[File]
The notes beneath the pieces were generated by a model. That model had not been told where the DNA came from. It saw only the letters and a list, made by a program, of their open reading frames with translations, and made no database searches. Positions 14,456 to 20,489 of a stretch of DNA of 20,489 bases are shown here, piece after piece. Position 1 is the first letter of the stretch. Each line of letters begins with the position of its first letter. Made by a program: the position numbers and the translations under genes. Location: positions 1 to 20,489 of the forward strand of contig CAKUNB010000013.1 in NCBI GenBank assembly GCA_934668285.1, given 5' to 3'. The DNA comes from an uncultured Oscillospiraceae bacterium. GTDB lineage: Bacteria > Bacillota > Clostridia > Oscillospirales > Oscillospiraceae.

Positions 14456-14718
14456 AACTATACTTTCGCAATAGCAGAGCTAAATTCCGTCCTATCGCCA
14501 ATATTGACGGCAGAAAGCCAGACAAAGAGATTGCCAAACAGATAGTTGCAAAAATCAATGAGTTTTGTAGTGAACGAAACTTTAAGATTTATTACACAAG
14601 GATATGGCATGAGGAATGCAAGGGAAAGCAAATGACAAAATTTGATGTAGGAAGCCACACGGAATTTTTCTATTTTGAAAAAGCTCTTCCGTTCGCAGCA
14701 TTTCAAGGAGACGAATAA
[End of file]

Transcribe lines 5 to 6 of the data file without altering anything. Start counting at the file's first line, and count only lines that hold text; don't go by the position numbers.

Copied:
14601 GATATGGCATGAGGAATGCAAGGGAAAGCAAATGACAAAATTTGATGTAGGAAGCCACACGGAATTTTTCTATTTTGAAAAAGCTCTTCCGTTCGCAGCA
14701 TTTCAAGGAGACGAATAA